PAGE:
As I just mentioned, he weighs just 235 pounds. Davies was able to mix it up, normally with great success, against college bigs. But he needs to add strength to be capable in the post at the next level. His ability to stretch the floor is what makes Davies such an effective player. If he doesn't add size he will lose his interior presence. Without that he's just a tall, mediocre jump shooter.
Davies will need to hit the weight room to make it as a post player in the NBA. He will also need to work on his face up game if he wants it to be effective against next level defenders.
The WCC had a few very good big men for Davies to battle this season (Olynyk, Elias Harris), but it is much more of a guard-dominated league. As with any mid-major prospect, there will be concerns about his ability against better competition.
With his stock rising so rapidly it is hard to say where he will land. When his career ended with a loss to Baylor in the NIT Semifinals, he was projected to go undrafted by most. Now that NBA scouts have seen him in person, against other NBA prospects, he's seen as a second round steal.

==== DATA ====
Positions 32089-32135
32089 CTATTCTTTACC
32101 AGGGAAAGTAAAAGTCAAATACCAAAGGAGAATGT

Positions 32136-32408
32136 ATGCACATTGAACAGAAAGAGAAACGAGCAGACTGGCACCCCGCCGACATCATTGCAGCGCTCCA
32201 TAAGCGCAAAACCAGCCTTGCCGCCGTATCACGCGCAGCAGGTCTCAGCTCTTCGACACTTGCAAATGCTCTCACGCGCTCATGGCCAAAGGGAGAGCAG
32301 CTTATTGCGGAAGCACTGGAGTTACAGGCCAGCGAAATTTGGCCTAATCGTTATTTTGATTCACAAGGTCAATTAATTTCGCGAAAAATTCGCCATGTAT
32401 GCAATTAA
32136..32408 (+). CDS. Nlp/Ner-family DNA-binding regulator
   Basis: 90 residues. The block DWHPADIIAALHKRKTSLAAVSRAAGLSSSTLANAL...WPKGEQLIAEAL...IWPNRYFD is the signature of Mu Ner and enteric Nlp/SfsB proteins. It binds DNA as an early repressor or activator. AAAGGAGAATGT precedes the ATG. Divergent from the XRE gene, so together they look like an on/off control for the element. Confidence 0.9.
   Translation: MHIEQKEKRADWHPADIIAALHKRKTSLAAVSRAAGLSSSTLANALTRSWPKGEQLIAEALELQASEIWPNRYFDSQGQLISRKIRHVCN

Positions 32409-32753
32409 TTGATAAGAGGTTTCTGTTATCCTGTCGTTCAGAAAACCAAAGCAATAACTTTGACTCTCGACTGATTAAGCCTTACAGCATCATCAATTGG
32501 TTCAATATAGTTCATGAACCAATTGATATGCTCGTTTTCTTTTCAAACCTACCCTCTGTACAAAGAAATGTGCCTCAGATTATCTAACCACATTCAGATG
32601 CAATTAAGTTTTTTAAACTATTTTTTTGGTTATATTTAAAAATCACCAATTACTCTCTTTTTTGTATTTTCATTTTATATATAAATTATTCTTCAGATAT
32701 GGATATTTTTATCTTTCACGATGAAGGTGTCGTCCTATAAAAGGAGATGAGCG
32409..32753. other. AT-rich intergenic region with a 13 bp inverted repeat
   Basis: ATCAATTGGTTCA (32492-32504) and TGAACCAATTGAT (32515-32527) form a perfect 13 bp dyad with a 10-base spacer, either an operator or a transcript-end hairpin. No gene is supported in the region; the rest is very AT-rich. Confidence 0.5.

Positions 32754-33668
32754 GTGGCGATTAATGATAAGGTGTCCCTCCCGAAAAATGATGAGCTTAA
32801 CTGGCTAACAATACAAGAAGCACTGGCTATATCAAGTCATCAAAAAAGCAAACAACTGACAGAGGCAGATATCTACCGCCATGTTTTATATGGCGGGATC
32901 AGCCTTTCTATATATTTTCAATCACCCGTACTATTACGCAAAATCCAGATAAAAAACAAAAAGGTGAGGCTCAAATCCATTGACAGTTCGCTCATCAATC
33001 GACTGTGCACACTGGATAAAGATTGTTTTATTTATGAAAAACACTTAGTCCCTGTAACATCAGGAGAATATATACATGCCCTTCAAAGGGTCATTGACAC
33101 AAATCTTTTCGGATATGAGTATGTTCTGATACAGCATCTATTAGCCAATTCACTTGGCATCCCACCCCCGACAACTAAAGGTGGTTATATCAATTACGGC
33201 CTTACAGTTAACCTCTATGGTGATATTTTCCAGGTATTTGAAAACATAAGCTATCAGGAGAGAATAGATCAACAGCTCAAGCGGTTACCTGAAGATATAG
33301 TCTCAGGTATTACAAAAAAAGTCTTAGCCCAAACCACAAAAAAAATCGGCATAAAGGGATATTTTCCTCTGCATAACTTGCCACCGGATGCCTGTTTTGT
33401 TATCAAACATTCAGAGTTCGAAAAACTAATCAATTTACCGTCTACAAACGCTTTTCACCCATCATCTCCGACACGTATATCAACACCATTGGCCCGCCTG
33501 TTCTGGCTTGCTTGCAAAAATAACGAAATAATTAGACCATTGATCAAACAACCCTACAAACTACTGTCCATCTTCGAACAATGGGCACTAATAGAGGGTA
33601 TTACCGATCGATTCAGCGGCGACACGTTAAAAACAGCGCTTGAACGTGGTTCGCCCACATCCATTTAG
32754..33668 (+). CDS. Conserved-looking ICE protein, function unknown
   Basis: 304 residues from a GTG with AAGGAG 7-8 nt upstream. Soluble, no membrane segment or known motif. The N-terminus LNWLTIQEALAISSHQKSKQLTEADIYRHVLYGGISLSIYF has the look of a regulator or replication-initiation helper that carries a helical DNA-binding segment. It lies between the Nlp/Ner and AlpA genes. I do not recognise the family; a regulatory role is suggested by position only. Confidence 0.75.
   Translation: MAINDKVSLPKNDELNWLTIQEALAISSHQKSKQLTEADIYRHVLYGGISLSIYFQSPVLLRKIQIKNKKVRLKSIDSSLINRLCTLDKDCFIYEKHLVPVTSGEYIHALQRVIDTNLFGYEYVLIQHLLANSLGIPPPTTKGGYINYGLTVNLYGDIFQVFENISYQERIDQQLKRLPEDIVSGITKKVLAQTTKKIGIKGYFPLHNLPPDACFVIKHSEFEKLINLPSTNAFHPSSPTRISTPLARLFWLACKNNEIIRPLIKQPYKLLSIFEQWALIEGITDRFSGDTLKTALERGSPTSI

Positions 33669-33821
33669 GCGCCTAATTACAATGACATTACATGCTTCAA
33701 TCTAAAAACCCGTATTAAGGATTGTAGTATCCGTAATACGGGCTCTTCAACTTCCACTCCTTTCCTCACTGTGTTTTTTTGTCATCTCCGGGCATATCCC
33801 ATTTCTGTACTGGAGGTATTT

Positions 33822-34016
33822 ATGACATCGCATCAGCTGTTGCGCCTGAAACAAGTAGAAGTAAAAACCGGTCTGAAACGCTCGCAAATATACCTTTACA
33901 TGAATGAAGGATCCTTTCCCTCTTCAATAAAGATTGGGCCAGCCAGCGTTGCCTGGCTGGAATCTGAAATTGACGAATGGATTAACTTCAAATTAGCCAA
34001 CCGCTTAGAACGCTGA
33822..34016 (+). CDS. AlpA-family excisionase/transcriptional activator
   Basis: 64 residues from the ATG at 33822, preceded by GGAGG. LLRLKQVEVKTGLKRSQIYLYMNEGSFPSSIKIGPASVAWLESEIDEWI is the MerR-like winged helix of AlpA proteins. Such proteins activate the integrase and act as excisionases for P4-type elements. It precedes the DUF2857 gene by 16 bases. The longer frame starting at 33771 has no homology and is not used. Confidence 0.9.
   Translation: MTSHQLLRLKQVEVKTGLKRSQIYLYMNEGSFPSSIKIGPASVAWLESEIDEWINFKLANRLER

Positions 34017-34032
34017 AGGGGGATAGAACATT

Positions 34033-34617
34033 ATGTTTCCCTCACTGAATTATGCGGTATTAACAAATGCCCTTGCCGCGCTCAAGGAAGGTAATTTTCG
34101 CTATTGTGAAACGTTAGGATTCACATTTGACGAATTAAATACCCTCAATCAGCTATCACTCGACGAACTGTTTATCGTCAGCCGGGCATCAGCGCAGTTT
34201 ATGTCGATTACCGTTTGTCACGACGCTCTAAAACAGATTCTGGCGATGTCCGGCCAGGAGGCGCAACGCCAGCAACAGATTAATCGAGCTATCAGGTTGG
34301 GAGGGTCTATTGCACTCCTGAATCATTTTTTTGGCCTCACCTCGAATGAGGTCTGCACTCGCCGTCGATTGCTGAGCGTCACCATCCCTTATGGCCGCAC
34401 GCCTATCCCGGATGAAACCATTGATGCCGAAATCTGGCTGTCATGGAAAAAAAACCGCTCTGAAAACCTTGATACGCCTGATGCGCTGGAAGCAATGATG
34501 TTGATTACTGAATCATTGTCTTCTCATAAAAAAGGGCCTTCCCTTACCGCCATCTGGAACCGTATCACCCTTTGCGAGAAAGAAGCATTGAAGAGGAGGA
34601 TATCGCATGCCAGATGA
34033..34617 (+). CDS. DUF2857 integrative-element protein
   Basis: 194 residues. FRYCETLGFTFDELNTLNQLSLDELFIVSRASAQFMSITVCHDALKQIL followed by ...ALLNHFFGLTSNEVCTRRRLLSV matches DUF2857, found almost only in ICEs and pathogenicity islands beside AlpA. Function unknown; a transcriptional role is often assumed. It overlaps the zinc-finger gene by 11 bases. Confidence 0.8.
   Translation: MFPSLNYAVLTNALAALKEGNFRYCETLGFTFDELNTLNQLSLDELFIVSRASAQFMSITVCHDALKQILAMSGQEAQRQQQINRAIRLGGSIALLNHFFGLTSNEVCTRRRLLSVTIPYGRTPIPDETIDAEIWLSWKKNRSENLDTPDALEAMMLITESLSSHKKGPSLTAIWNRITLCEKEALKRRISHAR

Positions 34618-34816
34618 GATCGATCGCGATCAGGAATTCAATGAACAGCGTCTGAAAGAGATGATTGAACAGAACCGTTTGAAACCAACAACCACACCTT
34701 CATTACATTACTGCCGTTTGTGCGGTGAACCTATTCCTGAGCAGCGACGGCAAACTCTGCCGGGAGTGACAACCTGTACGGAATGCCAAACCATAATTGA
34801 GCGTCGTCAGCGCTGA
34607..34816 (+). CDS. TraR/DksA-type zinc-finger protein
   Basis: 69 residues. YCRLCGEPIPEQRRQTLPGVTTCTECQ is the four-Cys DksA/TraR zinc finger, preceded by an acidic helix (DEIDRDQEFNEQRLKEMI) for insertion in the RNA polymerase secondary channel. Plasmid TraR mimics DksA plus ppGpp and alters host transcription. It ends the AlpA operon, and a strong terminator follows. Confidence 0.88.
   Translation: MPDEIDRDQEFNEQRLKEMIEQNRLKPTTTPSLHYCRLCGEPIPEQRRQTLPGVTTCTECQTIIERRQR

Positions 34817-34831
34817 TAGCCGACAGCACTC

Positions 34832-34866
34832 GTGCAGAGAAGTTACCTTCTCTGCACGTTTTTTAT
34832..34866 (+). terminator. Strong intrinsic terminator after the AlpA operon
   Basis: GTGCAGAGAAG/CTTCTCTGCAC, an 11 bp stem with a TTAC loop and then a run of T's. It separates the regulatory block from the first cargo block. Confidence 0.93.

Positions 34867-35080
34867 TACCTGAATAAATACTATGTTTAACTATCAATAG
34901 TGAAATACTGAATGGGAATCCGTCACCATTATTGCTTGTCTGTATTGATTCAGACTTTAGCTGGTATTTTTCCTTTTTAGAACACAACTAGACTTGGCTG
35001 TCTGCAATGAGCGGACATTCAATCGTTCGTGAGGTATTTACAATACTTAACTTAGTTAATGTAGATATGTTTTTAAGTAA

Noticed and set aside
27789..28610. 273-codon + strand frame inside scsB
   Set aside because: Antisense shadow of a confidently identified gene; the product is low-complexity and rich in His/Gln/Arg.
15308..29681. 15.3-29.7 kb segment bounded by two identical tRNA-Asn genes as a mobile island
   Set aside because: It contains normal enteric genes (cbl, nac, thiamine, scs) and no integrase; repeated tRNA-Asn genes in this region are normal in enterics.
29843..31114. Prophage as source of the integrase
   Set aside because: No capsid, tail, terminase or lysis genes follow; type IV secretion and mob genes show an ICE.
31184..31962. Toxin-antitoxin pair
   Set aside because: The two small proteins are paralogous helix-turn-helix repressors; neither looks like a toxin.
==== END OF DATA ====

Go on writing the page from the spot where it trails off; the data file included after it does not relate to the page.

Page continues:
Also contributing to the uncertainty is the general lack of quality at the power forward position in this draft. Anthony Bennett and Mason Plumlee are the only collegiate power forwards that are considered locks for the first round. Chad Ford lists every other power forward no better than "Second Round Pick/Undrafted".
The upcoming NBA Combine will help sort out much of the mess at this position. Davies will jockey for position with North Carolina State's C.J. Leslie and Richard Howell and Illinois State's Jackie Carmichael. If Davies continues to impress, he should feel pretty good about his chances on draft day. At worst, with a bad showing, he falls only as far as Summer League invite.
The Magic, Pacers and Wizards all have picks late in the second round and all of them need to bolster their frontcourts. Portland has three picks in the second round. The Trail Blazers have a weak bench overall, but are especially lacking when it comes to backing up LaMarcus Aldridge.
NBA Combine: May 16-17